I had only toured the upper part of Spoleto on previous visits, missing out the churches in the lower section of this pretty Umbrian town. During my latest visit, I saved some time before catching the train back to Rome to tour these old Christian sites that many tourists don’t see. I really enjoyed this more secret area of Spoleto and would advise you to also try to incorporate it into your itinerary.
I started off at San Salvatore, an early Christian church included in a UNESCO World Heritage group that showcases the influence of the Lombard tribe in Italy. Built by monks in the fourth century, they took their inspiration from Roman temples, constructing columns on either side of the nave. Inside the church is empty and bare but has a dusty, quiet and sacred atmosphere.
The columns flanking the nave create the air of a pagan temple, as well as the sun rays beaming in from the windows.
After taking a look back at the church, you can wander through the cemetery, passing some large Spoleto family tombs, and then on to the nearby church of San Ponziano. There is a lovely walk up to this church and monastery, passing a rose garden and stunning views of the Rocca castle and town in the background.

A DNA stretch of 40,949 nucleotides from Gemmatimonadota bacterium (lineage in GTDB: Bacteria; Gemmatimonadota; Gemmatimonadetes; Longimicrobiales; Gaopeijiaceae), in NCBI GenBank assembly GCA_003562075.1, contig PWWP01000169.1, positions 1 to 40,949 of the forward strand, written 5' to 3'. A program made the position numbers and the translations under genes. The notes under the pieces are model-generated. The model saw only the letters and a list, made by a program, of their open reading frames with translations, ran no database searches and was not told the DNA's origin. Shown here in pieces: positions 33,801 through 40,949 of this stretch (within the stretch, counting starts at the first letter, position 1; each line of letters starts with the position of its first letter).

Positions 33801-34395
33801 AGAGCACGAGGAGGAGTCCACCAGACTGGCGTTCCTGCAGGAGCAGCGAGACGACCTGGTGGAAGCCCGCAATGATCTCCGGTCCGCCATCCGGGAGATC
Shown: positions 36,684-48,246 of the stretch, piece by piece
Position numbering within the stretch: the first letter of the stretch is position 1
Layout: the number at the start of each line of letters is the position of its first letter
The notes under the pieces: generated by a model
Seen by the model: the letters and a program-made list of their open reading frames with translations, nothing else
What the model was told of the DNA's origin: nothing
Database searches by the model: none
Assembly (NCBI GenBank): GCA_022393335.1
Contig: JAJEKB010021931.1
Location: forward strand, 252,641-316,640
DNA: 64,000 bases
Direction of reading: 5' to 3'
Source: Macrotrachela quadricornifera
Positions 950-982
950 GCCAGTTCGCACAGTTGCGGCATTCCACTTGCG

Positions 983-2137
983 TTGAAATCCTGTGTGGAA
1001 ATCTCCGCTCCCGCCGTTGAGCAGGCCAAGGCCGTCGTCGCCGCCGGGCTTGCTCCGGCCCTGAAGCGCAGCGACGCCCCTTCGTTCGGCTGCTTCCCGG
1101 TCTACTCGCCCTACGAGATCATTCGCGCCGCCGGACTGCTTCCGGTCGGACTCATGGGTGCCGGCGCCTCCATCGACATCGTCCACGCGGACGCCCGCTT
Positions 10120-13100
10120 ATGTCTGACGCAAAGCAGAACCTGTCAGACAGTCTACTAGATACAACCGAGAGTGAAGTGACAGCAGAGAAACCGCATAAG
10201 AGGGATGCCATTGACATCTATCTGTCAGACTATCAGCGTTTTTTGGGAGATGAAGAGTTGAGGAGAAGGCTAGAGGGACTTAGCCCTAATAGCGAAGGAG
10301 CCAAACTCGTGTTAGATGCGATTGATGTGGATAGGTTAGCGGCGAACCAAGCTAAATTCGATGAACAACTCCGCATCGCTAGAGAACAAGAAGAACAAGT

San Ponziano is the patron saint of Spoleto and this pretty 12th century church is dedicated to him. It has a striking Romanesque facade, though the interior has been revamped in a more baroque style.
Its most interesting feature is the crypt, which is reached through a set of stairs at the end of the left aisle. As you descend you pass some ancient columns and sarcophagi, and further in there are some beautiful 15th century frescoes to admire, including some believed to be depicting scenes of the life of Christian martyr San Simonino di Trento.
After visiting San Ponziano, I wandered back into the central part of the lower town, for a final visit to San Gregorio Maggiore, on Piazza Garibaldi, which dates back to 1079. This church’s portico is decorated with fragments of ancient Roman remains and inside you can see some interesting though slightly damaged frescoes.
After visiting these three hidden gems it was time for a prosecco. I had a seat outside on Piazza Garibaldi, in a cafe which also served gigantic gelati. I then caught the evening train back to Rome. I highly recommend incorporating these three sacred places into your tour of Spoleto, they are well worth it!